Online is the way of the future. Look at the growth of online shopping in India. It is simply phenomenal. 38 million people shopped online in 2015. Online shopping is projected to grow at CAGR of 63% to reach over
र 50,000 crores in 2016. As per a recent newspaper report, the CEO of Amazon India has been inducted into the global senior-most leadership team of Amazon, the biggest online shopping and e-commerce company in the world. The Amazon organizational development, speaks about the potential of India as an E-commerce market. A recent survey by American Express and AC Nielson revealed some startling statistics. 98% of households with internet connection in India shop online. 95% of households with internet connections use online banking. Retail financial service is one sector where online penetration has been the maximum. It is not just limited to online banking. Online share trading, online life insurance, online automobile insurance and online health insurance are all growing very rapidly. The demographics of our country suggest that, we can expect even faster growth of online commerce in the future. Though internet penetration in our country is growing rapidly making India the third largest country in the world in terms of internet users after China and the United States (India may have already overtaken US at this point of time) the overall internet penetration in terms of our population is still only about 35%. The favourable demographics of our country and the proliferation of 4G enabled smart-phones imply that the future online potential is enormous. These trends suggest that, online mutual fund transactions will also grow at a rapid pace in the future. The online trend undoubtedly poses threats to the traditional IFA model, but also provides opportunities to IFAs who are willing to adopt technology and turn it into a business advantage for themselves.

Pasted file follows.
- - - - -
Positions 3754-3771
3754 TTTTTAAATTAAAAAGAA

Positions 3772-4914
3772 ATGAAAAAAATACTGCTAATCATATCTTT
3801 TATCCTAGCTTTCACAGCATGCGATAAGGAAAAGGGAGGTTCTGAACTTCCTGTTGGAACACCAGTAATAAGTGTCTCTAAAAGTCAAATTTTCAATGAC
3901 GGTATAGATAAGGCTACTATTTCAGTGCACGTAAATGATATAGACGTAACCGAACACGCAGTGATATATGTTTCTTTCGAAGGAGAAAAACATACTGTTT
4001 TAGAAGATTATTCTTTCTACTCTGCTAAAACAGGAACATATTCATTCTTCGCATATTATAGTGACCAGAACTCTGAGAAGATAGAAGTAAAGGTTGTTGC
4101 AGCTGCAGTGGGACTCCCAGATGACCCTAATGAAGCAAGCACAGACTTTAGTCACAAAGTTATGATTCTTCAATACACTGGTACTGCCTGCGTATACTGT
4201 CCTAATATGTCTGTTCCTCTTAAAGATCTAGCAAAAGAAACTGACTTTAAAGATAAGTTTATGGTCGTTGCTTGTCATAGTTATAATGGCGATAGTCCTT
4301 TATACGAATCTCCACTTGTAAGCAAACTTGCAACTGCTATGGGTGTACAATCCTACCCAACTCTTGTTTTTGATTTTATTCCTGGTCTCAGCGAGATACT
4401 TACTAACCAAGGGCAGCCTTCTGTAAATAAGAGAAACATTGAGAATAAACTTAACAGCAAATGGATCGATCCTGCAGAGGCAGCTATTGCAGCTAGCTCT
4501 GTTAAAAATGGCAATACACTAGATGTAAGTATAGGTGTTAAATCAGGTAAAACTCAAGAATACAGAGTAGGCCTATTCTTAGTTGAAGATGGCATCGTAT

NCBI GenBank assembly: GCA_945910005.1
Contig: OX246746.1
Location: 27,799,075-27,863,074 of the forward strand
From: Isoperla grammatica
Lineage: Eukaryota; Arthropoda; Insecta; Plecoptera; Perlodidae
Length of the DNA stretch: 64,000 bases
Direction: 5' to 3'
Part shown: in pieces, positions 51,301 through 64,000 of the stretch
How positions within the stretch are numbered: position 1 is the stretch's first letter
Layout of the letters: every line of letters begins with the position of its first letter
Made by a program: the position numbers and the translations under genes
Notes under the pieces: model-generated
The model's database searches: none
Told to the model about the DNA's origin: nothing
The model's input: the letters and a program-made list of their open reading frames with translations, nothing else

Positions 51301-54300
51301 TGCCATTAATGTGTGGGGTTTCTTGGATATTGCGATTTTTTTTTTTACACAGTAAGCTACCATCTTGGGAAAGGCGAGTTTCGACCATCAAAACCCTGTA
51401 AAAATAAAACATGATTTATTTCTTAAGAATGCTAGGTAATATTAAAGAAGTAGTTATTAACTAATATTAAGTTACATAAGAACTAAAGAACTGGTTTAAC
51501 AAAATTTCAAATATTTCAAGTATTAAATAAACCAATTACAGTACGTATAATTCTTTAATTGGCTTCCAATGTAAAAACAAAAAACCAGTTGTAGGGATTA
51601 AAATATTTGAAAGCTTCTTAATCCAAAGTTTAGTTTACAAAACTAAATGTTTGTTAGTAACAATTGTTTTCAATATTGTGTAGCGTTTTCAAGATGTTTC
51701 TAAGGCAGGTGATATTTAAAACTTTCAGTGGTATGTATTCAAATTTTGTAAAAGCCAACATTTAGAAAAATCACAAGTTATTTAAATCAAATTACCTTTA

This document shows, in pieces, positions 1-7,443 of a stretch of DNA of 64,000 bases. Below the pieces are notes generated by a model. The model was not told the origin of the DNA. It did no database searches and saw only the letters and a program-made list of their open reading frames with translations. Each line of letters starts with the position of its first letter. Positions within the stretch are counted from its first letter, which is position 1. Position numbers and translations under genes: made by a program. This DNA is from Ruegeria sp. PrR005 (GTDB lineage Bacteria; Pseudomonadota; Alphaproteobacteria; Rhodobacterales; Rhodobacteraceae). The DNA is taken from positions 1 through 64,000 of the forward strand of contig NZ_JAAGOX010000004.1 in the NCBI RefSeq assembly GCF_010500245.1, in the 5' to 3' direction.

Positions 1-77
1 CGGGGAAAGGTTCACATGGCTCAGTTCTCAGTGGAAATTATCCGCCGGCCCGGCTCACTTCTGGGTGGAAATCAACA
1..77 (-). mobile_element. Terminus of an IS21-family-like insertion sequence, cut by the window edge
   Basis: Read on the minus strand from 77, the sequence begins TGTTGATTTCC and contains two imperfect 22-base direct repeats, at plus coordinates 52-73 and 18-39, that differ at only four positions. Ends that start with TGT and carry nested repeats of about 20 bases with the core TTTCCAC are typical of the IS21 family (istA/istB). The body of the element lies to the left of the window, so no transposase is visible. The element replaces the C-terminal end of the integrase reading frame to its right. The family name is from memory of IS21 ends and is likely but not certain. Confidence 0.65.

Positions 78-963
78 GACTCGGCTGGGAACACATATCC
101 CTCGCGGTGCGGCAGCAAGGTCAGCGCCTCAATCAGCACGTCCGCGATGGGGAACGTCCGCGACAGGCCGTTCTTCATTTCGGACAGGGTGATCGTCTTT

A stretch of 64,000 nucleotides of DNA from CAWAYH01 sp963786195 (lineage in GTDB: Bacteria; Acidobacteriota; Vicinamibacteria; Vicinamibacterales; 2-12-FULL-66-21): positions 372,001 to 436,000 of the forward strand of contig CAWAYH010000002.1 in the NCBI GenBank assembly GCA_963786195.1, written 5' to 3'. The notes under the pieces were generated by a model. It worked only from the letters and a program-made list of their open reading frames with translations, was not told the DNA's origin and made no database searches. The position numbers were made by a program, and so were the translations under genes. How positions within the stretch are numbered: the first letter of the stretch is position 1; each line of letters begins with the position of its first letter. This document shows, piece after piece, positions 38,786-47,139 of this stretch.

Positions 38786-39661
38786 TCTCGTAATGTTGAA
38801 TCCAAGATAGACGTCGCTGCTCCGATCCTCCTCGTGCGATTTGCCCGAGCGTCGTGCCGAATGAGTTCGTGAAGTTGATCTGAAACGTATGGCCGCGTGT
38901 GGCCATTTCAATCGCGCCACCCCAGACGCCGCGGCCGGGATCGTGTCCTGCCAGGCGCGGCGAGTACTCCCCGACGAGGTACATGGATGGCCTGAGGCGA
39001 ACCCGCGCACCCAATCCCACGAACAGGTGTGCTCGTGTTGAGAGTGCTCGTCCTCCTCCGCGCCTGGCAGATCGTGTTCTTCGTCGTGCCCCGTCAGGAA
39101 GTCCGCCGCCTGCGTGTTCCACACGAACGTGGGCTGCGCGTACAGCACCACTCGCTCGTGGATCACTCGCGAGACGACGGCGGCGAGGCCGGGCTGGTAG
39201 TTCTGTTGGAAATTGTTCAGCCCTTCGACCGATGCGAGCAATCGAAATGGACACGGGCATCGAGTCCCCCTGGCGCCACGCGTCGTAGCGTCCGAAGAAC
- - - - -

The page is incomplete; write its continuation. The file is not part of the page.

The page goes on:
Conclusion (of this part)
The benefit of technology adoption by IFAs is five-fold:-
- Response to the shift in customer behaviour paradigm and access to web based information resources.
- Improve advisor productivity, through use of technological tools, both for transactions and customer service
- Improve customer relationship management, both through changing customer behaviour and use of technology for customer service.
- Provide business development bandwidth, by moving from service to an advice based paradigm
- Provide new channels of new customer acquisition, through the use of social media and variety of other technology channels.
We will discuss how Financial Advisors can leverage technology to improve productivity and scale up their businesses, in our next blog post. Stay tuned for more.....